On August 16, 2018, a district judge in the Southern District of New York held that the creation of a program that allows players to cheat when they play a video game infringes the copyright to the game. At issue in the case are two programs—Menyoo and Absolute—that David Zipperer created to allow users to cheat when they play the video game Grant Theft Auto V (“GTAV”). According to Take-Two, the owner of the copyright to GTAV, the programs allow the players to both advantage themselves and interfere with (or “grief”) other players, and they irreparably harm Take-Two in a variety of ways. Take-Two brought suit, and on August 16, the judge granted Take-Two’s motion for a preliminarily injunction. Take-Two Interactive Software, Inc. v. Zipperer, No. 18-cv-2608 (S.D.N.Y. Aug. 16, 2018).
Before considering the merits of Take-Two’s case, however, the court addressed a number of Zipperer’s threshold contentions, including that the court lacked subject matter jurisdiction and also that it lacked personal jurisdiction. It easily rejected both.
First, the court found that the complaint adequately stated a claim for copyright infringement and that it thus had jurisdiction over the subject matter of the case. As the court found, Take-Two’s allegation of copyright infringement was sufficient because it alleged both that Take-Two owned a valid copyright in GTAV and that Zipperer created and distributed computer programs that were alternative versions of GTAV—i.e., derivative works—both without Take-Two’s authorization and in violation of the user license agreement between Zipperer and Take-Two.
Second, the court found that because the license agreement contained a forum selection clause, Zipperer had consented to the court’s exercise of personal jurisdiction over him. Moreover, in reaching that conclusion, the court rejected Zipper’s argument that it would be unfair to enforce the forum selection clause. The court found that the clause was in clear and unambiguous language, and was enforceable despite being in small print. Also, the court found it “immaterial” whether Zipperer actually read and understood the clause, concluding that because he had affirmatively accepted the license agreement, he would be presumed to have read and understood it—and agreed to be bound by all its terms.
Turning to the first factor that must be considered in deciding whether to issue a preliminary injunction—likelihood of success—the court concluded that Take-Two had submitted unrebutted declarations showing that Zipperer committed copyright infringement in two ways. First, it found that in developing his cheat programs, Zipperer had created “alternative versions” of GTAV that included “added elements” that enabled features not available in the original version of GTAV. The court held these alternative versions likely constituted “derivative works” that only Take Two is legally allowed to create under the copyright law. Second, it noted that the user license agreement authorized Zipperer to run GTAV on his computer only if he complied with the agreement’s terms—which prohibited modifying the program, cheating, and creating derivative works. But Zipperer had failed to abide by the agreement’s terms. Each time he ran GTAV on his computer after he created his cheat programs was, the court concluded, “likely beyond the scope of his license” and constituted infringement.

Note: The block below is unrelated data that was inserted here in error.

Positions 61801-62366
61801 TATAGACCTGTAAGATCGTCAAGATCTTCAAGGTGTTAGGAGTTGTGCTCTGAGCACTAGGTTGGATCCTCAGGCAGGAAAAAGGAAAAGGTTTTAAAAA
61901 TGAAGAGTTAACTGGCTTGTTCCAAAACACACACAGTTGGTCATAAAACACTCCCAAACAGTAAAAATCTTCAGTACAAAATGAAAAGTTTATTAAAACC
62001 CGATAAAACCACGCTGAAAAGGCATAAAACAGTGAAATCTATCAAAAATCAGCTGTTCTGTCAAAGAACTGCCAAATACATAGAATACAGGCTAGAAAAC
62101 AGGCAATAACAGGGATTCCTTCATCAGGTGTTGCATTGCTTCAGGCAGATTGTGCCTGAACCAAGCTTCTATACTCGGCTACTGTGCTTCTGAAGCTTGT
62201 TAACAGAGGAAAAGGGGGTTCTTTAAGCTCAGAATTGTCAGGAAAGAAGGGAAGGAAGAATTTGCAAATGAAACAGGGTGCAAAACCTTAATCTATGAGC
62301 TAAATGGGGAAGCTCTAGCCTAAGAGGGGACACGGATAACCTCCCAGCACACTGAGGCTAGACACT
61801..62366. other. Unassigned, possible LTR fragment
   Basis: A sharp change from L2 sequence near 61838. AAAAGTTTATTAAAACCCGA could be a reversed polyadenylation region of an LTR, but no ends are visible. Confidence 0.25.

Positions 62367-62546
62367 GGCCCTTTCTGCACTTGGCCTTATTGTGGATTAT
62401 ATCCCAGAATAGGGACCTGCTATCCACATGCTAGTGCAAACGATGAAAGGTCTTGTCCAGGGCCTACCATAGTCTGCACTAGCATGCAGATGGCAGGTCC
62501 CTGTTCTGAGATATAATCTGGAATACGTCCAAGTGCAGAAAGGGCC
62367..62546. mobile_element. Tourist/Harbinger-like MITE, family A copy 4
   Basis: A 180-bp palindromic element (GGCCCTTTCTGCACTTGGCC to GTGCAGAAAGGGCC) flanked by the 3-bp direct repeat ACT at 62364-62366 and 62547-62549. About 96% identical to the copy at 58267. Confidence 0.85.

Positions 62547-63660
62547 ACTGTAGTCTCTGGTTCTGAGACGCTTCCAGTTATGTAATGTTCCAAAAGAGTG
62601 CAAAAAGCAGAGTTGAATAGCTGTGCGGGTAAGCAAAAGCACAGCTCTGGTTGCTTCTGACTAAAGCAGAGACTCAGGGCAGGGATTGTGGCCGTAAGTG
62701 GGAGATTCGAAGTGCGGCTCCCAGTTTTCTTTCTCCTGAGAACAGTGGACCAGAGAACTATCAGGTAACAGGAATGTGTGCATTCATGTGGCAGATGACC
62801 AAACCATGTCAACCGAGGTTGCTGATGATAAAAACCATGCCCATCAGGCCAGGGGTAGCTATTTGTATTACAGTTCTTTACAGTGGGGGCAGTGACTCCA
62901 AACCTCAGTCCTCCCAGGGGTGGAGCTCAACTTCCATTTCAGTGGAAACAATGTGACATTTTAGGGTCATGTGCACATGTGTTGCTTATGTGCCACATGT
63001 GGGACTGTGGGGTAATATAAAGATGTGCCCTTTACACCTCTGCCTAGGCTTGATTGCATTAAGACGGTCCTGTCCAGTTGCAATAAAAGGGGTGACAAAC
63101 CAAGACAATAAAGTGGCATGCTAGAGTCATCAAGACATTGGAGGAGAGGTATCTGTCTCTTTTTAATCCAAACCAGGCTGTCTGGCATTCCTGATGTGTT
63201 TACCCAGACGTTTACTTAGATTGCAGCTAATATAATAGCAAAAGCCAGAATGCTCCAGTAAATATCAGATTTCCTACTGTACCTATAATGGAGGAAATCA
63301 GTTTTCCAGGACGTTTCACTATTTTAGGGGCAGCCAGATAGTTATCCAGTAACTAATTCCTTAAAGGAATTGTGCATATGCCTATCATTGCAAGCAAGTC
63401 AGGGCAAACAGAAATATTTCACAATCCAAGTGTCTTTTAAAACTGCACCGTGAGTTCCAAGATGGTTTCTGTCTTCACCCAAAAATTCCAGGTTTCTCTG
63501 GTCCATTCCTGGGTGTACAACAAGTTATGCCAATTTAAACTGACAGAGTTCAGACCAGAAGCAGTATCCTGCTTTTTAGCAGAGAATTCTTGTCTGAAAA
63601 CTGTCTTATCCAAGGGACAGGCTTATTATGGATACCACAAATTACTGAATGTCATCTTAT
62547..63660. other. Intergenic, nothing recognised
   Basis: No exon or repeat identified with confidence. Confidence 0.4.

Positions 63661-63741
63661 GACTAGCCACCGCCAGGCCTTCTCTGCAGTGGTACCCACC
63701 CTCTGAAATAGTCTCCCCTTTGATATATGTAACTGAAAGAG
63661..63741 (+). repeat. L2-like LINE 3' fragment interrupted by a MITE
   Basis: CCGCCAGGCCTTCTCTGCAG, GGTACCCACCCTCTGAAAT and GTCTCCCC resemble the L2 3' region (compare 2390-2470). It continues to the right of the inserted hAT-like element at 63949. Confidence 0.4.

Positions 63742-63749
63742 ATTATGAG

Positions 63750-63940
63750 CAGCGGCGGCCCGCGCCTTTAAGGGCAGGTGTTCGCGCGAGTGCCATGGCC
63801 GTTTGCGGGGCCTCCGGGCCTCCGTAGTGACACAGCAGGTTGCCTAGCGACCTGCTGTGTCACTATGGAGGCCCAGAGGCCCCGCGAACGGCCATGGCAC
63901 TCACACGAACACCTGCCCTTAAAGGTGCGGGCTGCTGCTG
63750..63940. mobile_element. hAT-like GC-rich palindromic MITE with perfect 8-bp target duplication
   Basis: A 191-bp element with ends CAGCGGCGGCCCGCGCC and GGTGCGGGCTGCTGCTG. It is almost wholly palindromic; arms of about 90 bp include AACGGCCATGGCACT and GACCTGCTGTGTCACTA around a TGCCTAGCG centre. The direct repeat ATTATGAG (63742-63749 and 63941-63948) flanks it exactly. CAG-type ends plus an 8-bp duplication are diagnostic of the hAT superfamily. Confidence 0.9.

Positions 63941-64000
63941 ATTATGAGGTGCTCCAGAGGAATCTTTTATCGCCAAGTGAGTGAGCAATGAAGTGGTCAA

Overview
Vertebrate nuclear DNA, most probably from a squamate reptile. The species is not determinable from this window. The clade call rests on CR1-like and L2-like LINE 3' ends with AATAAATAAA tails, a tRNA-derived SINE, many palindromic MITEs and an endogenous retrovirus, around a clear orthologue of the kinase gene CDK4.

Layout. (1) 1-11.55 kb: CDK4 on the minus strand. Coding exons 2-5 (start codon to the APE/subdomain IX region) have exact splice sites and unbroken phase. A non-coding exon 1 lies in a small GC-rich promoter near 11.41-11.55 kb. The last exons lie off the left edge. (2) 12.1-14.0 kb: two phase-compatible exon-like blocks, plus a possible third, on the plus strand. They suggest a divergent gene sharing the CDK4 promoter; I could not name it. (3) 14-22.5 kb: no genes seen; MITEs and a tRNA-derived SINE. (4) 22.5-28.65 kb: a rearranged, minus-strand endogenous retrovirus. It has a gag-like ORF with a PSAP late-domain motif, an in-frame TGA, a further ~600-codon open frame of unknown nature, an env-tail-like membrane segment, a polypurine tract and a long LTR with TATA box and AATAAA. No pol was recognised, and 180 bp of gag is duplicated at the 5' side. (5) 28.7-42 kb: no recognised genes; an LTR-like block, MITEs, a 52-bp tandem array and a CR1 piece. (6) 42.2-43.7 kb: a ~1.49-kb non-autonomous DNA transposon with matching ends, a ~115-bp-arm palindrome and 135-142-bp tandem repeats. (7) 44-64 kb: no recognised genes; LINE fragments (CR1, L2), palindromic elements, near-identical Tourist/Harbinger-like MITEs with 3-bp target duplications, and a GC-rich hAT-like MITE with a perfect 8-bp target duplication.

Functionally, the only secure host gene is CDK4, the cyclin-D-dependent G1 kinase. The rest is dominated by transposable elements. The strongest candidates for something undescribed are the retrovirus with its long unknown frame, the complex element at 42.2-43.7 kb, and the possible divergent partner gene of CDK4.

The court then addressed the three other factors that are relevant in determining whether to issue a preliminary injunction—irreparable harm, the balance of equities, and the public interest—and found that all three factors favored granting the requested relief. More specifically, the court found that Take-Two would suffer irreparable harm absent an injunction in a variety of ways, including that cheating players cause Take-Two to “lose control over” how the game is supposed to be played and also harm Take-Two’s reputation. Further, the court found that the balance of equities favored Take-Two, noting that Zipperer did not identify any harm that he would suffer if an injunction issued. And finally, the court found that the public interest favored issuing a preliminary injunction—stating both that “legitimate users” of GTAV are harmed because the users of the cheat programs are given “unlimited digital currency with which to purchase added features that GTAV’s legitimate users do not have access to or must purchase from Take-Two” and also that the public has an “interest in protecting Take-Two’s investment in creating video games.” Thus, the court granted Take-Two’s motion and issued a preliminary injunction broadly preventing him from (among other things) directly or indirectly infringing Take-Two’s copyrights in GTAV and its other video games, creating derivative works based on GTAV or any of Take-Two’s other copyrighted video games, or producing or distributing any programs that alter GTAV or any of Take-Two’s other copyrighted video games.